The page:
The importance of the role of dehydrogenase activity within the sebaceous glands of scalp tissue exhibiting androgenic alopecia is documented by Marty E. Sawaya, et. al., in her published article, "-- 5-3β-Hydroxysteroid Dehydrogenase Activity in Sebaceous Glands of Scalp in Male-Pattern Baldness" (The Society for Investigative Dermatology, December 1987). Their work suggests that bald areas of the scalp have a greater propensity for converting testosterone into DHT through the heightened activity of another dehydrogenase, -- 5-3β-Hydroxysteroid.

By way of example, it is suggested here that as women enter menopause and naturally-produced estrogen levels decline, they experience hair loss due to the concurrent rise in DHT which is no longer being inhibited or neutralized at the same rate due to the lower amounts of circulating estrogens. It is believed that the application of the coal tar solution at the onset of menopause or androgenic alopecia would serve to perform a similar metabolic function as the estrogens, limiting DHT production and its effects on deleterious DNA protein expression.

The mechanism of action in the Topical Lotion for the Retardation of Alopecia (patent application Ser. No. 08/343,647) to which this is a CIP, is thus primarily based on the single ingredient coal tar and the claims for its singular discovery as a retardant to androgenic alopecia should be reconsidered in light of its inhibition of the essential co-enzyme NADP in the catalytic role of the 5a-reductase substrate for T to DHT conversion.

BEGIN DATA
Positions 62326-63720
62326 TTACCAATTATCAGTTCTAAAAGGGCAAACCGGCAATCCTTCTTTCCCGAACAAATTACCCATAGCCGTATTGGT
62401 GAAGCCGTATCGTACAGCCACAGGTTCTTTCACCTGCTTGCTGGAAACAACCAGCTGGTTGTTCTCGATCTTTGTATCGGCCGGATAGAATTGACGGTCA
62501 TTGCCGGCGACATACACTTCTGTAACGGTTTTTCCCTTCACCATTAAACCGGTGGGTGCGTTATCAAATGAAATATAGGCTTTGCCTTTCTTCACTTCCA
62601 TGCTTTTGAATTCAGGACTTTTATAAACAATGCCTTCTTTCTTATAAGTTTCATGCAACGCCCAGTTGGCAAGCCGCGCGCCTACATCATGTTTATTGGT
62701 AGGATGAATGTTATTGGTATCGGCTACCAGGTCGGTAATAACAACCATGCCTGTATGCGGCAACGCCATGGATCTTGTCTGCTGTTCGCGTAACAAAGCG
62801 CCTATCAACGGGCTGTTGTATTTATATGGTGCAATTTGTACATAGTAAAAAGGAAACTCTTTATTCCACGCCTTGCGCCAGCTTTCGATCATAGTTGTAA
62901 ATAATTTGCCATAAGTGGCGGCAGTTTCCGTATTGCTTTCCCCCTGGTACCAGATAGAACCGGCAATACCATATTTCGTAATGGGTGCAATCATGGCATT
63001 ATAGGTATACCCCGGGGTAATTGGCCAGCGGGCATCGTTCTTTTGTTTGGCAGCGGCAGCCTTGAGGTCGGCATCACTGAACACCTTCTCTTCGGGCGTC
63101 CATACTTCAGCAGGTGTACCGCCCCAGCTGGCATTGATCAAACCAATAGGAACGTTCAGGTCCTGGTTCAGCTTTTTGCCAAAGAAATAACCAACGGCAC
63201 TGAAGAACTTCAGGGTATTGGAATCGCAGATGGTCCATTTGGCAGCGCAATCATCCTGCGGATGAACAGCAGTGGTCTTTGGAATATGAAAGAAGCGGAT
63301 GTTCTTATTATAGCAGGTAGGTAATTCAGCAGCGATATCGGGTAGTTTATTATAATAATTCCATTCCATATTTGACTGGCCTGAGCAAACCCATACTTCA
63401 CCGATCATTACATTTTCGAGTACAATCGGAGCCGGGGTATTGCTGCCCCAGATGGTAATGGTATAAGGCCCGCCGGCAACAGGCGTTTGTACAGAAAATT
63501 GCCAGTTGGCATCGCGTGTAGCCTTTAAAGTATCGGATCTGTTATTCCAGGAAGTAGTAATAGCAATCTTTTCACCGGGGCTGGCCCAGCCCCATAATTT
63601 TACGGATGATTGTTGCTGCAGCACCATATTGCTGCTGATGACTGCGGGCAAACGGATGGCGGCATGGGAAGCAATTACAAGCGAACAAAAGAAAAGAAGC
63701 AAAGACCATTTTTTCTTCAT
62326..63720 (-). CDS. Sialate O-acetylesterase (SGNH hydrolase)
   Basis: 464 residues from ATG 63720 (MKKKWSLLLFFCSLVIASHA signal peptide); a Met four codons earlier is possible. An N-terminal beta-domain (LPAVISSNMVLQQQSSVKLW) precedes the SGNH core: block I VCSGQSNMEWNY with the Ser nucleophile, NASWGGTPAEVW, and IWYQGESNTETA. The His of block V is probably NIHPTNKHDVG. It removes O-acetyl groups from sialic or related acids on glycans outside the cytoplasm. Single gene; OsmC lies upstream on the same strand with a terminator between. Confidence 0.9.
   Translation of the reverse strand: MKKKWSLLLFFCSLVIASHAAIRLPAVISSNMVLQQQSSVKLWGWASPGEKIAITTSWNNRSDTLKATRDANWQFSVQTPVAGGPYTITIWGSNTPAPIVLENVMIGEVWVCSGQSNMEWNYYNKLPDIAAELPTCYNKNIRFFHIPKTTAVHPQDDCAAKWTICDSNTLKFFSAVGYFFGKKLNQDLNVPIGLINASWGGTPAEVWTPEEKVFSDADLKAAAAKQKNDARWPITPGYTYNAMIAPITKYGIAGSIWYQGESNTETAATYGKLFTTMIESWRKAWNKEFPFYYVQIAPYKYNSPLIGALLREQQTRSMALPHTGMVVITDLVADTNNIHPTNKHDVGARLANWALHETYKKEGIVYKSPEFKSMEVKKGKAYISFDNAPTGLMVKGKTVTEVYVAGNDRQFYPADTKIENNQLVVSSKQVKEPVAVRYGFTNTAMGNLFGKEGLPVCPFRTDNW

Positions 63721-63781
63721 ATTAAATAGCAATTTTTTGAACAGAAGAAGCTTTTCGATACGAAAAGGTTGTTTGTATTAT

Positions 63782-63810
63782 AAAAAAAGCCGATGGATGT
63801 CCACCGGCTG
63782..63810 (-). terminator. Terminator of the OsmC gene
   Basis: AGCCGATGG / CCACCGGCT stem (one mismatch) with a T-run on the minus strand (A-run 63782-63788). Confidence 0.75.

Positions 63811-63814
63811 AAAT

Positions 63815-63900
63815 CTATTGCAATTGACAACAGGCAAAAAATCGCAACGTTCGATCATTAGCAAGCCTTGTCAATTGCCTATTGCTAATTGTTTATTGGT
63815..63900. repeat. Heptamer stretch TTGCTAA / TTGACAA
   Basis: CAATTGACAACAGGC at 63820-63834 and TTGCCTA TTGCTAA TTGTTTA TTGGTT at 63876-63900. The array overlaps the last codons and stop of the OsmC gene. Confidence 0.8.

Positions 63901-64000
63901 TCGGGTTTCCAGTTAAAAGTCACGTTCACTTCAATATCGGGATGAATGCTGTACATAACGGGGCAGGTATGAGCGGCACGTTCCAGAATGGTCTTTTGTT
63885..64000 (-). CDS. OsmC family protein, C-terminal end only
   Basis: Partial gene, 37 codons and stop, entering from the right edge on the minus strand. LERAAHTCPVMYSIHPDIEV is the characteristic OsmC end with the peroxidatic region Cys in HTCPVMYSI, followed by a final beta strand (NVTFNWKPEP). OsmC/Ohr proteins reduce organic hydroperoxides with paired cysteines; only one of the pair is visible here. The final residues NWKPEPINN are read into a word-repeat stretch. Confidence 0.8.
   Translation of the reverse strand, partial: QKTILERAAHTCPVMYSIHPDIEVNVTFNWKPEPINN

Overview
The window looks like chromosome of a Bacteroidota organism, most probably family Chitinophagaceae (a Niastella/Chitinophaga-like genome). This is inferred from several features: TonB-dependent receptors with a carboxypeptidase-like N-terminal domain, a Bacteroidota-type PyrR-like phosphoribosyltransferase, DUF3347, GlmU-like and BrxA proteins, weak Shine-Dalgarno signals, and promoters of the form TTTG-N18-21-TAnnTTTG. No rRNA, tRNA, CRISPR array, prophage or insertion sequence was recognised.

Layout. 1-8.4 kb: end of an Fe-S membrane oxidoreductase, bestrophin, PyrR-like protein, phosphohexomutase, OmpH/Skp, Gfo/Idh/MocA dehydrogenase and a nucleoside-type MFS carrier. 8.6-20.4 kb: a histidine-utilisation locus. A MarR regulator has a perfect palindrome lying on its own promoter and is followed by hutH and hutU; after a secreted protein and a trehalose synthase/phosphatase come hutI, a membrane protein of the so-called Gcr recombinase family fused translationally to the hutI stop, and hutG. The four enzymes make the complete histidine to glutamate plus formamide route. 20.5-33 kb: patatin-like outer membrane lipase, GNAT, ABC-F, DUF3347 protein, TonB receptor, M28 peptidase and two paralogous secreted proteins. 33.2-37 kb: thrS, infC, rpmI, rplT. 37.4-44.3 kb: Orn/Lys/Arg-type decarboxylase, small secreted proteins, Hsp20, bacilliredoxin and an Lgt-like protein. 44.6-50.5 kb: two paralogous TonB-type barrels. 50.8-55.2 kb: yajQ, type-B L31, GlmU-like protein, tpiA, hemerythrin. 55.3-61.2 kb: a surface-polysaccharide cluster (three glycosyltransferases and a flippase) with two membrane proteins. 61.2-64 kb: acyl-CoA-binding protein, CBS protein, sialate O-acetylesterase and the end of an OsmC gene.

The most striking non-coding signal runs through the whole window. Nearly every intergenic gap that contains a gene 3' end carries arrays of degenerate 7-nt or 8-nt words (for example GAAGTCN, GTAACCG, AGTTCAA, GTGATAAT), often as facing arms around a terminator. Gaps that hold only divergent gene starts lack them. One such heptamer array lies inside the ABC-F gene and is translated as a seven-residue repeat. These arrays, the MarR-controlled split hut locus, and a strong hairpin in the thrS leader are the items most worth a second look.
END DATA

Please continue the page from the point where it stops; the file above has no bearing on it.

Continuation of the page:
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Mr. Clean
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PostPosted: Sat Apr 30, 2011 8:25 am    Post subject: Reply with quote

Coal Tar discussions...


http://www.hairlosstalk.com/interact/viewtopic.php?f=32&t=41243



http://www.hairlosstalk.com/interact/viewtopic.php?f=11&t=32940
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Mr. Clean
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PostPosted: Mon May 02, 2011 12:19 am    Post subject: Reply with quote

http://www.freepatentsonline.com/5609858.html

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Coal tar is credited with an inhibitory action on the pentose cycle in cellular metabolism, which is particularly active in psoriasis. As a result there is a reduction in the activity of the enzymes G6PD and NADP. This inhibitory action is said to reduce DNA and RNA synthesis, resulting in the inhibition of mitotic activity and protein synthesis. A reduction of mitosis, or cell division, is beneficial to the psoriasis patient because . . . one of the factors in psoriasis is the extreme acceleration of epidermal cell production.




5 alpha reductase requires NADP as a co-factor in order to convert testosterone into DHT.